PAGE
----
Time on their hands

You may wonder what elementary school aged boys, stuck at home with no school to attend, do with the large part of their days in which there is no online learning happening. Very possibly you don’t wonder this, never have, and never will, but I have a post to write, so let’s pretend you’re yearning to know.

The favorite activity is to distract Mom and Dad from their work-at-home worlds. This is a fun and interactive pastime, but it sometimes results in excessive scolding, because, to a child, any amount of scolding is excessive.

When they can’t bother their parents directly, the next best thing is to fight with each other. Specialists in the field sometime refer to this as indirect bothering of parents. Eventually, this will also lead to excessive scolding. 

Too much parent bothering can lead to lockdown within a lockdown, a condition known as double lockdown, wherein the brothers must separate, not only from general society, but also from each other.

During double lockdown the kids must look inward for quiet forms of self-expression. As parents of boys must learn, quiet is not any kind of synonym for non-violent.

One afternoon, I stumbled upon one of Big Man’s quiet, self-expressions.

I found this out of context, so there is no way to know the backstory. We don’t know why Spidey and Ironman needed to be restrained. For all we know, these are not the real Superheroes, but their evil twins instead. Then again, maybe they just distracted their parents from work for one minute too long.

Buster’s masterpiece of quiet self-expression has been growing over time.

I can imagine some childless child psychologist insisting this represents repressed anger. While I would agree that children have plenty to be righteously angry about today, I recall that I also drew war scenes in 3rd grade. So far, I have made it through without ever using a weapon in anger. As long as none of the soldiers getting shot at are labeled “Dad,” I’m not going to worry.

Besides, I think this depiction demonstrates some childish brilliance.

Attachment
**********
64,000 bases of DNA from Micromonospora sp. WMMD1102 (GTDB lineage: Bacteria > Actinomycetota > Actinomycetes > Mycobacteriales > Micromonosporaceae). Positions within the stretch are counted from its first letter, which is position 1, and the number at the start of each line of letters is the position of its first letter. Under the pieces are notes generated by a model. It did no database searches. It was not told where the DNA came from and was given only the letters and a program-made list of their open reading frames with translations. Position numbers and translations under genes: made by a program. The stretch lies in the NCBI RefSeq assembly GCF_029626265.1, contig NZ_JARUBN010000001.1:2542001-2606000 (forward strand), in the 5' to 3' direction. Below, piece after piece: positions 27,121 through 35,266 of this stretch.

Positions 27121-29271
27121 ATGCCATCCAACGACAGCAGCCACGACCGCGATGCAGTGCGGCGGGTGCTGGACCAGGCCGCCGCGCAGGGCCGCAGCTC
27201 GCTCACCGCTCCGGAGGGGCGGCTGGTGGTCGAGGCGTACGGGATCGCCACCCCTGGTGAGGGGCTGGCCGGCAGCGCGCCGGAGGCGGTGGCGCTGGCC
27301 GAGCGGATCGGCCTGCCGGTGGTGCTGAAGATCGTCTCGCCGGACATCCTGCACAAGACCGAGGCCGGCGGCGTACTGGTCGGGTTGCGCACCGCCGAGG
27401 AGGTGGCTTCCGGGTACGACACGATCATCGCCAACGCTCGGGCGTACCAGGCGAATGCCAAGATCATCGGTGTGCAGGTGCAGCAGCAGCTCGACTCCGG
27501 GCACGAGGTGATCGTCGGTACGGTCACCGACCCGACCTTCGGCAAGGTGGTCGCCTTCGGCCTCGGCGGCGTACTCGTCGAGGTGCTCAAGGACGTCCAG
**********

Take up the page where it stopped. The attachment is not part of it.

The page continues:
Why would this pilot say “999”?

I’ll give you some hints:

  • Note: the colors of the plane.
  • Note: the back of the plane has burst into flame (terrible news for the pilot).
  • Note: the artist is an eight-year-old English speaker, who knows only one word of a particular foreign language, which he has heard, but never seen in print.

Got it? If you’ve cracked the code, feel free to put your answer in the comments.

I’d hate to risk all this artistic expression, but I still think there should be someplace kids could go, four or five days a week, to be among friends and maybe learn a thing or two. But maybe I’m just a dreamer.

Don’t be a Puzzled Penguin

In the past six months, I’ve learned more about being a first grader than I have since I was a first grader. Part of each of my days is spent in first grade, learning to read and do addition and subtraction. Part of each day is spent in third grade as well, learning to read a little better and do multiplication and division.

There are a lot more parents, like me, in first grade this year than there were in the 1973-74 academic year. As I recall, it used to be mostly little kids, but now parents are having to figure out how to use all the many online tools that make the remote learning elementary school go. Fortunately, we all have a six or seven-year-old nearby to help us.

It’s kind of a vicious cycle, but in order that we don’t get too frustrated, we call it a symbiotic relationship: Big Man wants help with his homework; before I can begin to help him, he must teach me how to use the online platform that jealously guards this day’s homework inside its electronic labyrinth.